The Dark Side Of The Moon


I do love me some FMV games. Certainly a lot of it is just the mad pleasure of seeing them play out in crisp 4K, with every pore of the skin visible, rather than as the near-incoherent blocky blurs that dominated the genre when it was at its height. The Dark Side Of The Moon certainly looks great, even if it’s a little ropey in other ways. But ways that don’t get in the way of a fun, extremely British hokum tale of missing kids and solar eclipses.

Dark Side very much taps into an era of British television, mostly in the 70s and early 80s, where scrappily shot stories of sinister happenings and rural science fiction really shone. Those BBC adaptations of John Wyndham novels, the original version of The Survivors, and of course overlapping with the Earth-set episodes of Doctor Who. I love them, from their madly lit photography to the wildly fluctuating quality of acting. Although here we’re free of the former, but very much not of the latter.

This is the creation, as far as I can tell, primarily of one family, the Halls! This begins with writer/director/lead actor Darren Hall playing Dean, a man whose wife disappeared some time ago, and now both his children vanish during the night. The children are played by his real-life children, and the disappeared wife appearing in flashbacks played by co-writer Lindsey Hall. This leads to some very natural and engaging scenes early on between the father and his kids, but also some rather fist-gnawing awkwardness in the flashbacks, which play out more like nervous school nativity performances.

You have the extraordinary scene-chewing of the deeply suspicious police detective, whose entire performance is that of a sentient twirled moustache, as he grimaces, gurns and glares in fantastically incongruent ways. There’s Dean’s best friend Julian, looking and sounding like a trimmed down Samwell Tarly, and batshit crazy conspiracist caricature Alyx (with a y) who believes she knows what’s happened to the kids.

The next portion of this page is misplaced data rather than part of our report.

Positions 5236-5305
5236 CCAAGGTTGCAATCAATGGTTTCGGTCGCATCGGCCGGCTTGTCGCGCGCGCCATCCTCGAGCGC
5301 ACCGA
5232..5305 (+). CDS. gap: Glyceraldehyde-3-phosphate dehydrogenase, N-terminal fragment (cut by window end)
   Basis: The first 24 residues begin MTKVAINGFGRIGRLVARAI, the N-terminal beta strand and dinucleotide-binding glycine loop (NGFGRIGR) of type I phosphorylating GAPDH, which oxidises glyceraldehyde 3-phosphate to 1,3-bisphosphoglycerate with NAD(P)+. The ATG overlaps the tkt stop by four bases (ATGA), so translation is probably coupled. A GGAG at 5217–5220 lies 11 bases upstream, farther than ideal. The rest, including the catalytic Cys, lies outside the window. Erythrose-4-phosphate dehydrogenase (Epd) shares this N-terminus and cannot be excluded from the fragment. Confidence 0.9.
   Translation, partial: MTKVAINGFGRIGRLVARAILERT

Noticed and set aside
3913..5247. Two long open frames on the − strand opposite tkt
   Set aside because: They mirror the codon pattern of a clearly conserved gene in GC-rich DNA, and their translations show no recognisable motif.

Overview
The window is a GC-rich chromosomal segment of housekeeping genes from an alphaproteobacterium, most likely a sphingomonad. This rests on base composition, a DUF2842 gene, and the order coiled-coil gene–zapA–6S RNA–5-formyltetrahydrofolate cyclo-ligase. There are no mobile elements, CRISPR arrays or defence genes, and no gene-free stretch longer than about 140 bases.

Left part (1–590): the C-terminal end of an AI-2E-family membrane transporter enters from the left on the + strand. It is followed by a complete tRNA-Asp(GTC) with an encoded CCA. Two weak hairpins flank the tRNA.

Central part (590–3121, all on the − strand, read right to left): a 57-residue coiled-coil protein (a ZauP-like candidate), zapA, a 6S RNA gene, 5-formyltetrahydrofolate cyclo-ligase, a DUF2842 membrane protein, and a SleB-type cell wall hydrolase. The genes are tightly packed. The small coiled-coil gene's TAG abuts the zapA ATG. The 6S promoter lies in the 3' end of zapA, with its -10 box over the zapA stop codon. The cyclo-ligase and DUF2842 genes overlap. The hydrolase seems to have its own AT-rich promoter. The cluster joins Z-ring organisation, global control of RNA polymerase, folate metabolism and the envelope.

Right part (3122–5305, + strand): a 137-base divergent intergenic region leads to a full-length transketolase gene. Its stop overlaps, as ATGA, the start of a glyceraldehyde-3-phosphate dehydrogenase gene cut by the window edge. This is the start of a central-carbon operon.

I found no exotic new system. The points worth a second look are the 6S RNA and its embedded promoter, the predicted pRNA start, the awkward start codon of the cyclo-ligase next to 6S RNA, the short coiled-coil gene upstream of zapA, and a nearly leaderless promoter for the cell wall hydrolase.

Your involvement is to move between locations, make dialogue choices (whether to lie or be truthful that Dean was drunk on the sofa the night the kids went missing, for instance), and in its most silly inclusion, press a button only when the button appears to interact with a scene. And that’s plenty, that’s FMV games, and your choices can decide if you make it to the end of the story, or die along the way.

Unfortunately the real genuine failing of Dark Side is to have such deaths force you to restart the entire game from the beginning, which is a deeply odd choice. Instead of picking up from a chapter start nearer your failing, and being able to continue on with the choices you’d made previously, instead you have to start over from scratch every time, moving between each location, remaking all the previous choices, and individually skipping every single scene when possible. At one point it took me a full ten minutes to reach where I’d left off, which is ridiculous, especially given the game claims it’s autosaving when you start. The result of this is you’re just not going to make obviously bad decisions in order to see where they lead, and worse, might miss more interesting paths or possibilities for the sake of always picking the most vanilla option, should it mean you’re booted out.

That’s a real bummer, because otherwise I just loved this hokey muddle of parochial supernatural nonsense. It’s so very, very British, from its East Yorkshire quiet village to the understated, almost nonchalant reaction to tragedy. That’s all extremely silly, of course, and if you’re anything like me you’ll be yelling at Dean, “STOP MOOCHING ON THE SOFA AND GO FIND YOUR KIDS, YOU IDIOT!”

There are some other issues. There are options that don’t appear until certain moments in the story, like being able to check the kids’ search history on their laptop. It’s not there when you look the first time, but you’re supposed to think to look at a random point later on. Or when the story won’t advance until you call a certain character, even though you’ve just been around her house. Also, somehow a game that’s basically just video takes up over 90% of my GPU

Still, there’s something utterly charming about this kitchen table FMV gaming. It’s am-dram, with sound levels all over the place, friends-and-family casting, incredibly terrible CGI, and the sort of story that barely holds together in the most fun way.

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